From Stanford University News: With the pandemic forcing many Americans to retreat into their homes, video calls have taken over people’s work and personal lives. Now, new Stanford research reveals how the shift from in-person meetings to virtual ones has taken its toll, particularly among women.
The feeling of exhaustion that comes from a day of back-to-back online meetings – also known as “Zoom fatigue” – is greater for women, according to the researchers’ data. They found that overall, one in seven women – 13.8 percent – compared with one in 20 men – 5.5 percent – reported feeling “very” to “extremely” fatigued after Zoom calls.
These new findings build on a paper the Stanford researchers recently published in the journal Technology, Mind and Behavior that explored why people might feel exhausted following video conference calls. Now, they have the data to show who is feeling the strain. For their follow-up study, the researchers surveyed 10,322 participants in February and March using their “Zoom Exhaustion and Fatigue Scale” to better understand the individual differences of burnout from the extended use of video conferencing technologies during the past year.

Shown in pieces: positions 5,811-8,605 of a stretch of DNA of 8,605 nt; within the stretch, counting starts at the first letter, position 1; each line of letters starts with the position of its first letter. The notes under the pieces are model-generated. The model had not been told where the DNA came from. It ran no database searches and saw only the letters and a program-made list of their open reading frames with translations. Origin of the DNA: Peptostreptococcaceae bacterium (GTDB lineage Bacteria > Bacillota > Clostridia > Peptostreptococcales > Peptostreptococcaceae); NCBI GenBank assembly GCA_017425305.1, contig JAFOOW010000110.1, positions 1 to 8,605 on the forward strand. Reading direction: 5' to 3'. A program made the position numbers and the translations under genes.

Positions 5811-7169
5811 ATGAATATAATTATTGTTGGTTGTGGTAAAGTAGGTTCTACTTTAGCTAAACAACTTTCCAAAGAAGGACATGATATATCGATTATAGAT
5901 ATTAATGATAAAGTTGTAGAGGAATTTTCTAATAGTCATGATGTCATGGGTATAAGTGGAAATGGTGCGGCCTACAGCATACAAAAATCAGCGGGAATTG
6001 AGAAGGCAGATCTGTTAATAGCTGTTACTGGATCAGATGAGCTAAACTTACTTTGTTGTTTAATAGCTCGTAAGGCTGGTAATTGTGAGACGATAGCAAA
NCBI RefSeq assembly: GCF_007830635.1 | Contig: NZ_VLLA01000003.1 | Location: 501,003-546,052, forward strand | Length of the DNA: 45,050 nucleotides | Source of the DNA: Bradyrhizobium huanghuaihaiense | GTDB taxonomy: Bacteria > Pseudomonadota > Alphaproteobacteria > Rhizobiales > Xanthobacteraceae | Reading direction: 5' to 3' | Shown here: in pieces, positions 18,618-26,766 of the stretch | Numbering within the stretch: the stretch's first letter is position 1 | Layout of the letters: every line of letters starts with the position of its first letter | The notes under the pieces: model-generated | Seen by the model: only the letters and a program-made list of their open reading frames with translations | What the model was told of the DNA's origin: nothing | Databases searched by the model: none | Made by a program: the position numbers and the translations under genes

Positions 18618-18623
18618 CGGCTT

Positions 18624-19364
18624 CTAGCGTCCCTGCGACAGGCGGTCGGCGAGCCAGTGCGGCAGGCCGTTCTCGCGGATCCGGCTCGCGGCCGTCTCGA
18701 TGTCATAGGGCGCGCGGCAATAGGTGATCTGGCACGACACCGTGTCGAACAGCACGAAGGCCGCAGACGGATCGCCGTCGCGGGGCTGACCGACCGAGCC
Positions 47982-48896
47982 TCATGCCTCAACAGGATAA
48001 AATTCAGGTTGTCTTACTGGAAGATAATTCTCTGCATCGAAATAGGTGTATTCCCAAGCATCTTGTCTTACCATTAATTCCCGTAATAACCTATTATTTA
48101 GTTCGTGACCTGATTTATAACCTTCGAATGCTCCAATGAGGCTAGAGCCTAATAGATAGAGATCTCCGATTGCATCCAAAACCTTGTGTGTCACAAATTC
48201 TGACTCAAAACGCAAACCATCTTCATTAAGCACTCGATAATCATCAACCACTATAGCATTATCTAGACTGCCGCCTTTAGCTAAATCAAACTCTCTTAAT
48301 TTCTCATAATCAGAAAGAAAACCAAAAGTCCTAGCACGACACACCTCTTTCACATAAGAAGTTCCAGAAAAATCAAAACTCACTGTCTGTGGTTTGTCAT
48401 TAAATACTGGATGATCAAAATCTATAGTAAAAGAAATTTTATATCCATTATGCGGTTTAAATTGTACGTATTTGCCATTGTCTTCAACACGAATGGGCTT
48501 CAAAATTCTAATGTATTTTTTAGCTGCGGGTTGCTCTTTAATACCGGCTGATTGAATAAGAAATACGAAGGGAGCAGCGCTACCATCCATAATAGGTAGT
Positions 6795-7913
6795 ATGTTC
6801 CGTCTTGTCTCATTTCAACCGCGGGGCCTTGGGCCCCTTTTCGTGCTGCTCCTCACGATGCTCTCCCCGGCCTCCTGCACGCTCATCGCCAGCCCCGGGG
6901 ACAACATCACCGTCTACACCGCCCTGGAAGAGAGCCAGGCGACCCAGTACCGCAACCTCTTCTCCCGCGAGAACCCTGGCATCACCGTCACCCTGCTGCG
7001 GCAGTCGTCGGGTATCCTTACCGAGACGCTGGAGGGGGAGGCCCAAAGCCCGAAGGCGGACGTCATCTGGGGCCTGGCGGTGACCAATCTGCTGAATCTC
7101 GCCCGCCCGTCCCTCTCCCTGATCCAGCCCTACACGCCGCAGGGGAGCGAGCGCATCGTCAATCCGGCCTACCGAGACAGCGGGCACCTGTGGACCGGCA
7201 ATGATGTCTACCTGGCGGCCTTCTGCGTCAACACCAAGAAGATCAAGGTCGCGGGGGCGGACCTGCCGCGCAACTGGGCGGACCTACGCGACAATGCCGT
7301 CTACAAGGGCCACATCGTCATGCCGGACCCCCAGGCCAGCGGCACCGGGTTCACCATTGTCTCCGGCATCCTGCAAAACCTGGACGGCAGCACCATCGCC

These findings add to a growing understanding of how the COVID-19 pandemic is disproportionately affecting certain groups of people, said Jeffrey Hancock, professor of communication in the School of Humanities and Sciences and co-author of the new study released April 13 on the Social Science Research Network.
“We’ve all heard stories about Zoom fatigue and anecdotal evidence that women are affected more, but now we have quantitative data that Zoom fatigue is worse for women, and more importantly, we know why,” Hancock said.
The researchers found that what contributed most to the feeling of exhaustion among women was an increase in what social psychologists describe as “self-focused attention” triggered by the self-view in video conferencing.
“Self-focused attention refers to a heightened awareness of how one comes across or how one appears in a conversation,” Hancock said.
To measure this effect, the researchers asked participants questions such as: “During a video conference, how concerned do you feel about seeing yourself?” and “During a video conference, how distracting is it to see yourself?”
The researchers found that women answered these questions at higher rates than men – a finding that is consistent with existing research that shows women have a greater propensity to self-focus than men when they are in the presence of a mirror. That prolonged self-focus can produce negative emotions, or what the researchers call “mirror anxiety,” Hancock explained.
A simple solution is to change the default display settings and turn off “self-view.”
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